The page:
Menstruation and Incarceration: Prisons often lack or withhold necessary hygeine products, study shows
From The Trail:
Menstruation can be inconvenient even in the best circumstances. However, for individuals who are incarcerated, there are obstacles that can make it much more than a minor stressor. Horror stories range from placing orders for period products that arrive too late (or not at all), to having to prove to correctional officers that their products have been fully soiled in order to receive more of them.
The Correctional Association of New York (CA), an independent, nonprofit criminal justice advocacy organization, was granted a unique opportunity to monitor and make recommendations for improvements to the New York incarceration system. The full report, a 233-page document, is available online on their website, and contains surveys and interviews with incarcerated women, details regarding areas where growth has been seen, and mindful, thorough recommendations. The conclusions are based on information gathered between 2009 and 2013, and informed by the work the group has done since its founding in 1844.
They found that over half of the interviewed women responded that their monthly supply of pads (the only product that is provided without charge) was inadequate to meet their needs.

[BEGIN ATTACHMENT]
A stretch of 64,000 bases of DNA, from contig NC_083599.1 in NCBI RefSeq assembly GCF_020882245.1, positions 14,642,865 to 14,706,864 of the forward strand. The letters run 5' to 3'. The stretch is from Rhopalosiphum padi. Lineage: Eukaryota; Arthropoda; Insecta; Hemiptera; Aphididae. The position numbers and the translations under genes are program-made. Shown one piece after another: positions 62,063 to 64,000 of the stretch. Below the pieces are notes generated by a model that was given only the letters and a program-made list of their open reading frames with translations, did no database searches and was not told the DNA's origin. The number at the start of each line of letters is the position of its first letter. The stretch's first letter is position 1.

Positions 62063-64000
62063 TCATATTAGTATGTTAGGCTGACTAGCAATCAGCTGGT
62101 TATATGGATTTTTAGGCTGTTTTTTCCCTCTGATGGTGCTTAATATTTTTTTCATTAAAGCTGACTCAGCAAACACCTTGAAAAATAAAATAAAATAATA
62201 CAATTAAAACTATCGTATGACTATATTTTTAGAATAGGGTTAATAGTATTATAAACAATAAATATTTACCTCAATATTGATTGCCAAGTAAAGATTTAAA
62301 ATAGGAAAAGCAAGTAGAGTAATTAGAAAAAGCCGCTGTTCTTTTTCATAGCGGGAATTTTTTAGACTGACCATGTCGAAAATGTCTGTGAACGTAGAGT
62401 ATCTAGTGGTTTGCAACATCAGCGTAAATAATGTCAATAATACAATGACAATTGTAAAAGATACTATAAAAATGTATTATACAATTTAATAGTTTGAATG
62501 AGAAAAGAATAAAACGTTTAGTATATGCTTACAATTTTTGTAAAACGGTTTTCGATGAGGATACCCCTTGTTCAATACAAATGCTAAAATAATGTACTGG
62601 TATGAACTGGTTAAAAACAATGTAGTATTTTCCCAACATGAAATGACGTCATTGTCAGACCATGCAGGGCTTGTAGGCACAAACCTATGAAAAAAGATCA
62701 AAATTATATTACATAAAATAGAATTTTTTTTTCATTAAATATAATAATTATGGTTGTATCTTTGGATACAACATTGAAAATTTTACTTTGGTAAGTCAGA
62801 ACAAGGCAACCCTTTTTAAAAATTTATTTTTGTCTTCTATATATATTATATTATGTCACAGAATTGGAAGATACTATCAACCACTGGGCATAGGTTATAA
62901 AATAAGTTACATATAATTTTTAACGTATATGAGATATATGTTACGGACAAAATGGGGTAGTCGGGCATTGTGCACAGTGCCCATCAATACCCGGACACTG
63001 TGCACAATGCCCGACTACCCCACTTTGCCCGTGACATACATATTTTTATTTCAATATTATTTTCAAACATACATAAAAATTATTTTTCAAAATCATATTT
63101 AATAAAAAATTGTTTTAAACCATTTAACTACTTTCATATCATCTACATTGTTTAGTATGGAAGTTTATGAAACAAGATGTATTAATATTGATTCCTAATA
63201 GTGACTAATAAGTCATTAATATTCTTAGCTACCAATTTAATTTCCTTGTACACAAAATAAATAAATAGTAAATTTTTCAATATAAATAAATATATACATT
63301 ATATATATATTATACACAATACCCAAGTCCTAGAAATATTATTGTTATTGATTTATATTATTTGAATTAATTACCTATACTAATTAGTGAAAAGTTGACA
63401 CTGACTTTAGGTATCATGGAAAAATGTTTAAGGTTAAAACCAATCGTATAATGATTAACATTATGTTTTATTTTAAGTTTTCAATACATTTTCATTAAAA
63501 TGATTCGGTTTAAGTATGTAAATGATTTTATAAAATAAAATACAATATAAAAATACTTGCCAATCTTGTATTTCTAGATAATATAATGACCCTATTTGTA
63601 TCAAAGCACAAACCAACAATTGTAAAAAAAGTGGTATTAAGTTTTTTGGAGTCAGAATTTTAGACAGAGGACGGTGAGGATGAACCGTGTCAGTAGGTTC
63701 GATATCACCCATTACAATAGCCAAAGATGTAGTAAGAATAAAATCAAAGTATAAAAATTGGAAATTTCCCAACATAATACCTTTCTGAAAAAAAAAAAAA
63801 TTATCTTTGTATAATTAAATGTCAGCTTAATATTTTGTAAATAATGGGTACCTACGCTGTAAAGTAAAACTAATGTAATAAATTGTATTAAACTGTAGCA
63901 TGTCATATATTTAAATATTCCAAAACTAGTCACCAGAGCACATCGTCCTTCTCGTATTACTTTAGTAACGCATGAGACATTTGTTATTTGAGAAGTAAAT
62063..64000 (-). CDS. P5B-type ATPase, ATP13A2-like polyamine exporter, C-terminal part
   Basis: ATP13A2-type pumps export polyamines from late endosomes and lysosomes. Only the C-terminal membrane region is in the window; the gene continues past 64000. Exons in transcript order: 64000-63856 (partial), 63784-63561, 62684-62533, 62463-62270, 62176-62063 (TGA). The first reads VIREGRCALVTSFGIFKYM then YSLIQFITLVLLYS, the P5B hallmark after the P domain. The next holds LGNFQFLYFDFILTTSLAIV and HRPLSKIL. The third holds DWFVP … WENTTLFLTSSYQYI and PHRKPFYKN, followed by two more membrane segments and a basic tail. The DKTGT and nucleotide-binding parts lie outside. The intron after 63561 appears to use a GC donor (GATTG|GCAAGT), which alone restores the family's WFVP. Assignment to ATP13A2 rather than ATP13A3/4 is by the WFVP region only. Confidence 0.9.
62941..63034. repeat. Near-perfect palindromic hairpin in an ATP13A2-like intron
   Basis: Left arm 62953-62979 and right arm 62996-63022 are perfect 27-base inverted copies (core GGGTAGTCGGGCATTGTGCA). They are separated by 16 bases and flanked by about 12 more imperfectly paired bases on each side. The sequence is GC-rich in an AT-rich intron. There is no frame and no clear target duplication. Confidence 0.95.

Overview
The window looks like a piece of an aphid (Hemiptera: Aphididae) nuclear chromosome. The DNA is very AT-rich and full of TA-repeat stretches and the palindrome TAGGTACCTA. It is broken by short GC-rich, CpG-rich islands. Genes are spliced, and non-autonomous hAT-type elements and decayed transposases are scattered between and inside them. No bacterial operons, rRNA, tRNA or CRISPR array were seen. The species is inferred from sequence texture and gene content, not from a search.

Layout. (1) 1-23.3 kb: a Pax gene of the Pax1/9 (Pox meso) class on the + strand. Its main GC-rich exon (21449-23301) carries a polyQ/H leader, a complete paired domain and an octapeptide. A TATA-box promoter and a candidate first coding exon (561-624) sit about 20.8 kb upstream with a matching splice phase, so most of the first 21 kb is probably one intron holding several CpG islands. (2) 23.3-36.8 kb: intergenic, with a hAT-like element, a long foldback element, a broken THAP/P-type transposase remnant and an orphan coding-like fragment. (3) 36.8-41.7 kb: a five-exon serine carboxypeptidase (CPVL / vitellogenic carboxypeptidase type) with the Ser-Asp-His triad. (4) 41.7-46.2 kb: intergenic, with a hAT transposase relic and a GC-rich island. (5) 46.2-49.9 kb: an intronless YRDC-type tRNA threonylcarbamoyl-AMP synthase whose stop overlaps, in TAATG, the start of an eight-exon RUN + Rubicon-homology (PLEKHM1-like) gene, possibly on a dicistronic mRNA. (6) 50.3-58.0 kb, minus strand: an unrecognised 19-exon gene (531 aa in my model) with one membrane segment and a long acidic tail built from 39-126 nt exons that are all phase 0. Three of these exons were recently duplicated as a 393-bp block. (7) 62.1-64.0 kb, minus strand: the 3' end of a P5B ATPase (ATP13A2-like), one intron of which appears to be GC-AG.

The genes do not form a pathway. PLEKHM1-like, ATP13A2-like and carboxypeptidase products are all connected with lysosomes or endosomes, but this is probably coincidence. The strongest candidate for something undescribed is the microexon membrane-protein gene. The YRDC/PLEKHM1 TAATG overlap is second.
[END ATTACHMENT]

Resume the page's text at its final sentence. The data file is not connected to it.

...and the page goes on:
The study noted that the low quality of these products sometimes required doubling and tripling up in order to prevent bleeding through, which can put individuals at risk for urinary tract infections, rashes from chafing and yeast infections. All of these conditions are especially dangerous to women who may not be able to access adequate healthcare, have poor nutrition, live in dirty areas and are statistically more likely to have autoimmune disorders such as HIV. It is also not always possible to do laundry when necessary, so bloody, stained clothes are often worn, creating problems with odor and bacteria.
It was reported that requesting more pads was arduous, humiliating and often unsuccessful; guards also kept track of how many times a woman requested more products and used that against them. Some women report trading sex with guards in order to access necessary products.
The study also looked into the difficulties that arise when incarcerated women attempt to purchase menstrual products on their own, saying, “Prices for pads and tampons in prison commissaries vary widely and are prohibitive for women with few financial resources and outside support.”
Read full article here.
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Under unique statutory authority granted to the CA in 1846, WIPP monitors conditions in women’s prisons in New York, a role played by no other group in the country. WIPP coordinates the Coalition for Women Prisoners, a statewide alliance of more than 1,800 people, and carries out advocacy campaigns to reform harmful criminal justice policies. [...]Read More
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